• a data controller must make clear that its legal representative or the chief in charge of the controller shall undertake the overall leadership responsibility for personal information, including guaranteeing the human resources, financial resources and materials needed for the work to ensure data security;
  • a data controller must appoint a head in charge of data protection and set up an agency in charge of data protection;
  • it must have in place a full-time head exclusively in charge of data protection and set up an agency specifically in charge of data protection that will undertake the work concerning personal information security if the controller encounters any of the following conditions:
    • its major business involves the processing of personal information, and has employed practitioners of over 200; or
    • it processes the personal information from more than 500,000 individuals, or is expected to process the personal information of more than 500,000 individuals in 12 months.

Data protection breaches

If there are some undesirable acts of entities that may endanger the protection of personal information, depending on the seriousness of the acts, the CAC and other authorities may request to meet with these entities and request them to correct or improve their practices, or may initiate a formal investigation.

If an entity is deemed to have breached the relevant data protection rules under the CSL, the competent authorities may order the entity to make rectification and it may be subject to one or more of the following penalties, depending on the severity of the circumstances:

  • warning;
  • confiscation of illegal earnings;
  • a fine equivalent to more than one but less than 10 times the illegal earnings, or a fine less than 1 million Chinese yuan if there are no illegal earnings;
  • the person directly in charge and other directly liable persons subject to a fine up to 100,000 yuan; or
  • suspension of related business, winding up for rectification, shutdown of website and revocation of business licence of such entity.[12]

If the breach is severe and constitutes a criminal offence, then it may attract the criminal liabilities of fixed-term imprisonment of not more than seven years, criminal detention or a fine.[13]

Surveillance laws

There are no specific provisions in Chinese laws and regulations regarding surveillance in the workplace. It is generally considered that such monitoring behaviour falls under the enterprise’s scope of business autonomy, which has certain legitimacy. In China, it is not uncommon for companies to obtain images of employees through a camera, employees’ fingerprints through attendance machines, or information about employees’ locations through app location functions, which often involves the collection of sensitive information of employees (whereabouts and tracks, biometric information, etc).

Nevertheless, enterprises should ensure that the above-mentioned monitoring measures, as well as the employee information they collect, are for a legitimate purpose and are necessary for business operations, and avoid collecting or monitoring any employee information during non-working hours and outside the workplace. In addition, according to those privacy protection principles under Chinese law, the type, purpose, manner of collection and protective measures of the information collected should be notified to the employee, and the employee’s written consent should be obtained.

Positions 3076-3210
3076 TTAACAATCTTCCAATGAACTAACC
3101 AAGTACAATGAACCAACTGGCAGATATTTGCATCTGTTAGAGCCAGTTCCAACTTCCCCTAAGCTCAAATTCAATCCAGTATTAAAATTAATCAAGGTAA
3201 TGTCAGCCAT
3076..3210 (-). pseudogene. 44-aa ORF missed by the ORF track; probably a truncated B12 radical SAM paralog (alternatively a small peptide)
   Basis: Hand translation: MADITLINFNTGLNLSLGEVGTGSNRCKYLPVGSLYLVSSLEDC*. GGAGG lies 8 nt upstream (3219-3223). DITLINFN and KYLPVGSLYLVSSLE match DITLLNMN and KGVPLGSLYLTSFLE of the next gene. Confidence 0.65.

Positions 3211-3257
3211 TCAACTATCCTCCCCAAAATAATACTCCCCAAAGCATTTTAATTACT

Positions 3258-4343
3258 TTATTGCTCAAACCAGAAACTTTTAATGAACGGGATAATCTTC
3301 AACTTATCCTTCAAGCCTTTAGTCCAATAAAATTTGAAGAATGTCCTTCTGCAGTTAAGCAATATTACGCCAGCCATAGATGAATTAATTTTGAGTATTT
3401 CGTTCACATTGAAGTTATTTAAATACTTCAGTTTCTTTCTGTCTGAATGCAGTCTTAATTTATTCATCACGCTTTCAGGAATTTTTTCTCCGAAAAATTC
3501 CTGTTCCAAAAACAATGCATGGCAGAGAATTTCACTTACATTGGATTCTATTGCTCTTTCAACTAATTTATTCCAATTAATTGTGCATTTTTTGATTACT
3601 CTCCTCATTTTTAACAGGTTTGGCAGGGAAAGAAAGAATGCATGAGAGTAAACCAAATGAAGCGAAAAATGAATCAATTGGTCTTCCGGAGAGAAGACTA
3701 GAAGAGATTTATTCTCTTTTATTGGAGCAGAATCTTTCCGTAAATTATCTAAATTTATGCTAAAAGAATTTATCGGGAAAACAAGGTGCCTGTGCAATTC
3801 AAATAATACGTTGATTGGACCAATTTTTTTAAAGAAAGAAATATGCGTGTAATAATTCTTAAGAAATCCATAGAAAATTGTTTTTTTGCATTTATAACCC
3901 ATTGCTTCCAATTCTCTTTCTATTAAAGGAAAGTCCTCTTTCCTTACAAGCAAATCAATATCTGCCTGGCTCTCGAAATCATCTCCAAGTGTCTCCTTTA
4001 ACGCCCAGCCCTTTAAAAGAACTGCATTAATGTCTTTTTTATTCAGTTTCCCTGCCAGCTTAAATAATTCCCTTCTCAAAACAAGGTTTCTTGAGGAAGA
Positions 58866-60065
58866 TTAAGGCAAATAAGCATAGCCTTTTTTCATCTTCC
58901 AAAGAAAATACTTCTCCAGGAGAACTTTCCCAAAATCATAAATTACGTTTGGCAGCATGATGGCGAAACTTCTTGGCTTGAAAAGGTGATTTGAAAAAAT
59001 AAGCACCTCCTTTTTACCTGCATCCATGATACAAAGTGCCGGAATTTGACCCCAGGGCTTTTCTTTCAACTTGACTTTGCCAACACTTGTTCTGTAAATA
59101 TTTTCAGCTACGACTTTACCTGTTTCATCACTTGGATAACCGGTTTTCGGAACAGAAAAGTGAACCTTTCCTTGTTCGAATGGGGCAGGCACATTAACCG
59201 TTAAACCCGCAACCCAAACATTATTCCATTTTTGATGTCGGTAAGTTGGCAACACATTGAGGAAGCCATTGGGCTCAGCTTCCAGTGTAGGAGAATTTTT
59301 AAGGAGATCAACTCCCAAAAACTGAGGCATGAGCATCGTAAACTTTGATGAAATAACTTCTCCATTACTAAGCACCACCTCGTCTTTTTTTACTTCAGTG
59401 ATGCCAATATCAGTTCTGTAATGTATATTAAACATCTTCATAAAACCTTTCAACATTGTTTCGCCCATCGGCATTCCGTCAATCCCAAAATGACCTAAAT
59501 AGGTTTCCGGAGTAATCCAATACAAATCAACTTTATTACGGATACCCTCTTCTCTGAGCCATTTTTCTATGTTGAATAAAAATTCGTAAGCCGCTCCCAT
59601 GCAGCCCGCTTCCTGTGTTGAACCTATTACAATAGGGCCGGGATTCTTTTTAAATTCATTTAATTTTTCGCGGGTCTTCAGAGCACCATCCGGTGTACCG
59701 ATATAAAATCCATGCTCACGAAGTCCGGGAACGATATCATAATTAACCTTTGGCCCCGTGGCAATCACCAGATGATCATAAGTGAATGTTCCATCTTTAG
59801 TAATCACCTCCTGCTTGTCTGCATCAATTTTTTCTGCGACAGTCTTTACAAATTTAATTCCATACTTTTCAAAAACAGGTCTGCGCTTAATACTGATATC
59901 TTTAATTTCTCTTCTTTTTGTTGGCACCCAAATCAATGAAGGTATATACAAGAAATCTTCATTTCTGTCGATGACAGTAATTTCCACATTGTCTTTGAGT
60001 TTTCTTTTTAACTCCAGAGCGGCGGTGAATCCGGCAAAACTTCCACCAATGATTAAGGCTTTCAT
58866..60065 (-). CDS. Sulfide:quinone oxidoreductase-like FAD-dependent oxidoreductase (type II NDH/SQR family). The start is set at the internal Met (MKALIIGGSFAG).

Case studies

Since its promulgation, the CSL has exerted great influence over China’s cybersecurity and data protection practice.

China has launched a number of enforcement campaigns against the unlawful or unreasonable collection or misuse of personal information, such as:

  • In January 2018, the MIIT, in response to the violation of the privacy of users by relevant mobile phone apps, interviewed Baidu, Alipay and Toutiao, requiring the three enterprises to rectify their practice and protect users’ rights to know and choose.[14]
  • In November 2018, the China Consumers Association released the Assessment Report on the Collection of Personal Information by 100 Apps and their Privacy Policies.[15]
  • In January 2019, the CAC and a number of other ministries jointly released the Announcement on Launching Special Crackdown Campaign Against the Illegal Collection and Use of Personal Information by Apps, publicly exposing and ordering rectification for these apps’ illegal collection of personal information and lack of privacy policy.[16]

After the official implementation of the CSL, a number of enterprises were punished for their failure to perform network security protection obligations or for data leakage, such as:

  • In May 2018, a company in the Yunnan province was warned and fined by the public organ for failing to take technical measures to prevent computer viruses and cyber attacks, network intrusions and other harmful behaviours.[17]
  • In July 2018, Datatang, a well-known domestic data company, was investigated for infringing huge volumes of citizen’s personal information.[18]
  • In August 2018, the domestic hotel Huazhu was found to have had a data breach, with a large number of residents’ personal information leaked and sold online. The suspects were arrested.[19]

Updates and trends

China is drafting a unified Personal Information Protection Law and Data Security Law, both of which are expected to be issued in a few years. Accordingly, China is expected to have a more systematic and consistent privacy and data protection legal regime.


Footnotes